Wednesday, December 06, 2017

A Stranger In Town

West Virginia-born Tony Anthony (née Roger Pettito) was a struggling actor in bit parts before he moved to Europe and found great success as the star of several so-called “spaghetti westerns”—Italian productions usually filmed on Roman soundstages and in the Spanish desert. A STRANGER IN TOWN, which was actually shot entirely in Italy, received a major theatrical release in the U.S. in 1968 by MGM and made enough money worldwide to bring Anthony back for three sequels.

The plot is simple and a bit reminiscent of Sergio Leone’s A FISTFUL OF DOLLARS, which is no coincidence. A Bounty Hunter With No Name (aka The Stranger, played by Anthony) rides into the tiny Mexican village of Cerro Gordo, where he ingratiates himself with bandits led by Aguila (Frank Wolff), who plans to impersonate Mexican soldiers and hijack two sacks of gold from the United States Army. The heist is successful, but a doublecross and a nearly fatal beating set up the blood-soaked climax staged by director Luigi Vanzi (THE STRANGER RETURNS) on the Cinecitta backlot. There is hardly any dialogue, and it’s ironic that one of the sequels — a chattier film than this one — was titled THE SILENT STRANGER.

Though an odd choice for a western anti-hero — he isn’t particularly charismatic, but he pulls off grubby well — Anthony somehow manages to be likable, even while doing unsavory acts on-screen. He’s good with self-effacing humor (granted, not so much in A STRANGER IN TOWN than in the sequels), and plays the underdog well, which likely explains his popularity. Certainly A STRANGER IN TOWN lacks the typical Hollywood gloss, even though it was produced by Beatles manager Allen Klein.

Sergio Leone not only influenced the plot, credited to Warren Garfield (THE HIGH CHAPARRAL) and Giuseppe Mangione (SUGAR COLT), but also Vanzi’s deliberate pacing. Anthony slowly wanders the town of Cerro Gordo (“fat hill” — also a small town in downstate Illinois), but when the action comes, it’s exciting and well choreographed. Benedetto Ghiglia’s oddball score isn’t exactly what you would call melodic, but it fits Vanzi’s weird vibe, and you’ll be humming the theme out of repetition, if not affection.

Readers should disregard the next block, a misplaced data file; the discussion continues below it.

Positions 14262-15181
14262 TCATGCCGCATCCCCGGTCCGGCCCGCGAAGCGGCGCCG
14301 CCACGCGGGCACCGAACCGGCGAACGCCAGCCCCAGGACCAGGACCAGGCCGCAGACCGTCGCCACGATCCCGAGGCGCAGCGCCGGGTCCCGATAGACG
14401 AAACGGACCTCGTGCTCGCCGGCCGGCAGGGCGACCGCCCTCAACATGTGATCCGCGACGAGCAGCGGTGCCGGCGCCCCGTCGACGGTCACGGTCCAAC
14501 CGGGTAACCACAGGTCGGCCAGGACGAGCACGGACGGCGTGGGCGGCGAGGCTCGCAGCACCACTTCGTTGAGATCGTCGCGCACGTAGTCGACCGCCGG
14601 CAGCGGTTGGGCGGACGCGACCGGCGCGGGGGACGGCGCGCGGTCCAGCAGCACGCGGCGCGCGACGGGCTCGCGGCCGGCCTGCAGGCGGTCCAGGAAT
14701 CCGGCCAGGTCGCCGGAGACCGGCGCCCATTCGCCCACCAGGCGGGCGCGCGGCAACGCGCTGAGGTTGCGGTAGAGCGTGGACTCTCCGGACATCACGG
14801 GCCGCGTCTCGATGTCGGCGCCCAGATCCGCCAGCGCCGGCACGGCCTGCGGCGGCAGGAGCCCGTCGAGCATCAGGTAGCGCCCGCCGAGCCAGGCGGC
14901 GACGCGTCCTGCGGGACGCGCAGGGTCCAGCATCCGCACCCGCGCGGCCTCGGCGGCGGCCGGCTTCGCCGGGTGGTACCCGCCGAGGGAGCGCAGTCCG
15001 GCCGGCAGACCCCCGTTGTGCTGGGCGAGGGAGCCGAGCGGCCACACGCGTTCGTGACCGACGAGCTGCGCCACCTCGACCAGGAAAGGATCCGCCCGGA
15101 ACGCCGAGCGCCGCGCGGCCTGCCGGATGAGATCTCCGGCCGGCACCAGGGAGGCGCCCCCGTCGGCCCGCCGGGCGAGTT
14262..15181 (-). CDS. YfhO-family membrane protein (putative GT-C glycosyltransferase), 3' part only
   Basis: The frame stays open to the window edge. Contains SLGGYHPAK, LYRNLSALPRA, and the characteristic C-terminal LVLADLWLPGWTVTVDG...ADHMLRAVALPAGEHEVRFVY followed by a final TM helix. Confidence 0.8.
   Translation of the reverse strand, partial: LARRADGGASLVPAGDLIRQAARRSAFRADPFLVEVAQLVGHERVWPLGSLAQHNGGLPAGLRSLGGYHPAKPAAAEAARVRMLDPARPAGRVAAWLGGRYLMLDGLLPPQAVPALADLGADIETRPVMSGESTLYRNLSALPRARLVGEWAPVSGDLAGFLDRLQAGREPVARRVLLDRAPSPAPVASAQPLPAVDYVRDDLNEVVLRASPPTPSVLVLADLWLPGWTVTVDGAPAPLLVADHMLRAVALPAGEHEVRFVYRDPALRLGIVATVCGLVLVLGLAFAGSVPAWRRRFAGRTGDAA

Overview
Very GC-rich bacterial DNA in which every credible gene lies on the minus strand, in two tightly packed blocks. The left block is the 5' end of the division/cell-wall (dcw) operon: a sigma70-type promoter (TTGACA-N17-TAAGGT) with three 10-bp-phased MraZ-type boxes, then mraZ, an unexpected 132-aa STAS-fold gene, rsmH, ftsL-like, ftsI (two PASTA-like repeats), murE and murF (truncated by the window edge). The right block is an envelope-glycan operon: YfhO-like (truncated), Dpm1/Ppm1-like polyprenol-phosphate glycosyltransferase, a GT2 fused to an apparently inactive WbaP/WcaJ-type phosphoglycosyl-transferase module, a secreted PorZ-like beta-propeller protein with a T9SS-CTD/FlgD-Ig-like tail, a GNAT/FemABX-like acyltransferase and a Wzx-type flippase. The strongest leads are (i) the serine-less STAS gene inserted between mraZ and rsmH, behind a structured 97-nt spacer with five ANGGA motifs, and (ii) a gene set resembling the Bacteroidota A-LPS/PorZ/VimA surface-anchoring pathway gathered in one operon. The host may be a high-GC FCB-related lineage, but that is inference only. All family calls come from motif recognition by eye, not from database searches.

Anthony had a strong hand in his movie career, contributing the story for his next movie, THE STRANGER RETURNS, and producing and writing THE SILENT STRANGER, an unusual western set in Japan that didn’t see release in the United States until 1975. Anthony also served as producer and star of BLINDMAN (a spaghetti western riff on Japan’s popular Zatoichi character) and COMIN’ AT YA!, a 3D western that was a surprise hit and kicked off a mini-resurgence of 3D cheapies (such as FRIDAY THE 13TH PART 3 and JAWS 3-D) in 1982. Also in there was GET MEAN, the fourth and final Stranger story.


Grant said...

I never saw it till months ago.
One real "WTF?" kind of moment is the scene between the "Stranger" and the "femme fatale" character. Even in a gritty, violent story like this one, what happens between them seems to break a real taboo.

Felicity Walker said...

“Tempt him, whip him, brand him, break him, but don’t mess up his hair.” :-)

Give that I dislike Westerns, given that some Westerns were based on old samurai movies, I wonder if I would dislike old samurai movies too.